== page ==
Many bitter vets like me forget what it was like to be introduced to the puzzle that is ship fitting. There are hundreds of different modules to fit and complete liberty to choose which ones might go onto your first few ships. This complete liberty means players can get creative with their ship fittings; it's one of the more interesting aspects of EVE Online. This liberty is a double-edged sword: creative and interesting fits can be dreamed up just as easily as terrible, useless fits. For the newer players that may be browsing this site, the ALOD (awful loss of the day) articles may be a bit of a mystery because they require an understanding of ship fitting. This is the first of two guides to help people understand the basics of ship fitting and how that applies to a good PvE or PvP fit.
There are three different module slot types: low, medium, and high. Players also have two to three separate module slots for rigs, depending on whether it's a T1 or T2 ship. High slots are reserved for offensive and logistics modules: remote repair modules (armor and shield), any kind of weapon, energy neutralizers, cloaking modules, and gang link modules. Medium slots are reserved for shield tanks, propulsion systems (afterburners and microwarpdrives), capacitor modules (boosters and rechargers), and any kind of electronic warfare (EWAR) module. Low slots are for armor tanking, damage upgrades, and some capacitor ("cap") mods.
Players starting out will buy their T1 frigate of choice after going through the tutorials. How should they start their ship fitting? One of the first things to do is to consider what bonuses the ship has. Forget what race the ship comes from; just look at the bonuses and the slot layout. Any kind of decent tank, whether for PvP or PvE, is going to require around three slots at the minimum, so if a ship has, say, one mid slot and four low slots, it's likely that the low slots will be the best place to put tanking mods or vice versa. To help in this aspect, one can observe whether the ship has any tanking bonuses, such as the Punisher's 5% armor resistance per level. A simple reason for an ALOD would be shield tanking what is clearly an armor-tanking ship. Some ships—most often the Gallente or Minmatar ships—have very even slot layouts and often do not have tanking bonuses, meaning that players can often choose which kind of tank they would prefer, e.g. shield tanking using low slots for damage or armor tanking with mid slots for EWAR.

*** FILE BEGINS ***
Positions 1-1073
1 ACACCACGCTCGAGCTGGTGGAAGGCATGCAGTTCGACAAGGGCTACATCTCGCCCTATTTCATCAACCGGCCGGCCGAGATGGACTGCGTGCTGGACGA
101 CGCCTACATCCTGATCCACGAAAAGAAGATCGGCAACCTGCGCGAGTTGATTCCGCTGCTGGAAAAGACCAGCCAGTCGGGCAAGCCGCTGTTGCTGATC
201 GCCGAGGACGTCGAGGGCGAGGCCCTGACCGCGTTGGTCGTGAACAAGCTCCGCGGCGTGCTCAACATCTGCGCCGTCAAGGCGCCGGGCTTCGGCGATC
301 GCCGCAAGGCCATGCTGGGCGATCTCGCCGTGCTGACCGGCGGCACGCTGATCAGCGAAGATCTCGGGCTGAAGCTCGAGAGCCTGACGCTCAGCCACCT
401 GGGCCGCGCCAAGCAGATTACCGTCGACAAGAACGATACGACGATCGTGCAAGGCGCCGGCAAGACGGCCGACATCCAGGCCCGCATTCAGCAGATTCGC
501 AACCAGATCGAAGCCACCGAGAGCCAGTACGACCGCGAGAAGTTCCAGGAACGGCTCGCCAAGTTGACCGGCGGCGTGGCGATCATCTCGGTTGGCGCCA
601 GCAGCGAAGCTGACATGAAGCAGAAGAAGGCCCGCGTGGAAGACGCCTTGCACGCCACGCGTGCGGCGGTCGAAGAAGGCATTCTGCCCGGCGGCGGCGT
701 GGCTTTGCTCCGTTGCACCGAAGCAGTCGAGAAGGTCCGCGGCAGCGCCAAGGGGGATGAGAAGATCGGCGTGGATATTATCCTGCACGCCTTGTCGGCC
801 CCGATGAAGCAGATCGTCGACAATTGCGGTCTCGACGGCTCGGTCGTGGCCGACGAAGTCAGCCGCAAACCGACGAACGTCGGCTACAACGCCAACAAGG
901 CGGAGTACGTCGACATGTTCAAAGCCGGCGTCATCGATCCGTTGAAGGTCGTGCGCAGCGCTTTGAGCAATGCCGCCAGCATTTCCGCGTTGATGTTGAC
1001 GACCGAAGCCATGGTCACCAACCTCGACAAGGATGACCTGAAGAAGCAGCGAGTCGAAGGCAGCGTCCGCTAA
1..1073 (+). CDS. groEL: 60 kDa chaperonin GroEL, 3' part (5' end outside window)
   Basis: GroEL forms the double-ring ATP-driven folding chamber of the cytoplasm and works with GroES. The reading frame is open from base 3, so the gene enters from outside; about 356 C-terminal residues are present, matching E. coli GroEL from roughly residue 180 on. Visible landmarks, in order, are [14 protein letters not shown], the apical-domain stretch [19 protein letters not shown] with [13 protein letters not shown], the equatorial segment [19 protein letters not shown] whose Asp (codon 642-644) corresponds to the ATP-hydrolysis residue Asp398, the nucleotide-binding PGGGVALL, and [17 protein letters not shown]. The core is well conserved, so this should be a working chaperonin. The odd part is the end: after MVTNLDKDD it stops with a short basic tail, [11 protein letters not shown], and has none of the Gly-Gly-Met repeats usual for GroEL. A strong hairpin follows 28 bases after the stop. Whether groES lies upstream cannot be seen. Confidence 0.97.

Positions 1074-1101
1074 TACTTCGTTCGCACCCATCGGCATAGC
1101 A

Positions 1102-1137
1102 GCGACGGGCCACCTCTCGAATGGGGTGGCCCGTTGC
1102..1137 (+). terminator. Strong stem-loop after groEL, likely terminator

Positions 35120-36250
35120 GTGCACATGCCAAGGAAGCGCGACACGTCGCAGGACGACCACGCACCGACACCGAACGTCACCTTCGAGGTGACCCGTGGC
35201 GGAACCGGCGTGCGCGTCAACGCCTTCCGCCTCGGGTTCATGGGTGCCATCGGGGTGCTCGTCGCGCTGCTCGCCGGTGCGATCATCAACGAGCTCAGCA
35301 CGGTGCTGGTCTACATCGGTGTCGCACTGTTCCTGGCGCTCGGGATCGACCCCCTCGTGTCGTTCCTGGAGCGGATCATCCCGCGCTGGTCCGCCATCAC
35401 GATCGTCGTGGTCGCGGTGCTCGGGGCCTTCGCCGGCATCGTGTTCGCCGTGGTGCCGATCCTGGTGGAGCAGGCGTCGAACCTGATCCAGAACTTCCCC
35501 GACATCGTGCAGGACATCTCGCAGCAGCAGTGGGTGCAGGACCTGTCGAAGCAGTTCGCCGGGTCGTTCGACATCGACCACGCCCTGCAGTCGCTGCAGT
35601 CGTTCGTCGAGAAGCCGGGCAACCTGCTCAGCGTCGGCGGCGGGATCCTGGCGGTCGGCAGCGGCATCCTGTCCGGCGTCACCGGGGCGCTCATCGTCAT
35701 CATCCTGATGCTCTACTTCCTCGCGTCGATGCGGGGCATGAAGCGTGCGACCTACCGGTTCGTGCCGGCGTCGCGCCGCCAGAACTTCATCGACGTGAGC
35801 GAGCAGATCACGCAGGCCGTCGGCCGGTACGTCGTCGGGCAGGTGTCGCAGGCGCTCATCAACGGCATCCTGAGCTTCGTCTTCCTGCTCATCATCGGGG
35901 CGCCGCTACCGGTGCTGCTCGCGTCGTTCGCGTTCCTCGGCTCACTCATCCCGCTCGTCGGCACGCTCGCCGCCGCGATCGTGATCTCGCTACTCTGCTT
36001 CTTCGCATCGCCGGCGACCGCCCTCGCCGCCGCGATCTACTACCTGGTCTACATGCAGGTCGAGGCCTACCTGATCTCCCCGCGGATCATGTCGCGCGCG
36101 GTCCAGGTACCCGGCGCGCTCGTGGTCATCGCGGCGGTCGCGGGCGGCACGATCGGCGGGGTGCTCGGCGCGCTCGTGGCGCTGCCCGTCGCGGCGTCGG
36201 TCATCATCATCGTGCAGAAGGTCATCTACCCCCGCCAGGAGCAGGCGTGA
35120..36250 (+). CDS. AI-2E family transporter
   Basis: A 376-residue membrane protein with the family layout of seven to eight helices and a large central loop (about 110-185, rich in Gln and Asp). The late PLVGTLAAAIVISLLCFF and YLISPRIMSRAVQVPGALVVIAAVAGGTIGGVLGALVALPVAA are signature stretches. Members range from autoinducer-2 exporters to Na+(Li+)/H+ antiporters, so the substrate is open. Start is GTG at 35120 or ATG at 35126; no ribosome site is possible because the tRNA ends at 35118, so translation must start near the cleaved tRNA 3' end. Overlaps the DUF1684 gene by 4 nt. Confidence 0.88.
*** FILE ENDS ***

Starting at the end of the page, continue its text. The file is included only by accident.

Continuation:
The Talos is a great example of a ship that can go armor or shield tank. Generally, shields are preferred for the damage output. Also notice there are only two different damage modules in the low slots: magnetic field stabilizers and a tracking enhancer.
Now that the correct kind of tank has been chosen, the player needs to look at weapons. An error that many fall into is using various different weapons simultaneously. This causes two problems: having both working at their optimal is very difficult (have fun trying to get the right crystals for both pulse lasers and beams during a fight!) and having the corresponding damage mods means effectively losing damage potential for the insane who fit two different weapon types, because, say, both a mag stab and a heat sink need to be fitted rather than two of the same. A rule of thumb is to generally fit a whole rack of whatever biggest gun fits, with smaller guns being easier to fit but with associated lower DPS and range.
THE LESS BASIC
A rule of threes applies to EVE ship fitting. When fitting a module type, such as a damage modifier or tank hardener, each subsequent module of the same type fitted has an increasing penalty. For example, fitting one gyrostabiliser is going to give the biggest bonus, a second one a little less, and the third a lot less. For damage mods, it's generally not recommended to fit more than three because the penalty becomes so great that players would have more benefit from fitting a different module type. Many PvP fits have two heat sinks and a tracking enhancer rather than three heat sinks, for example.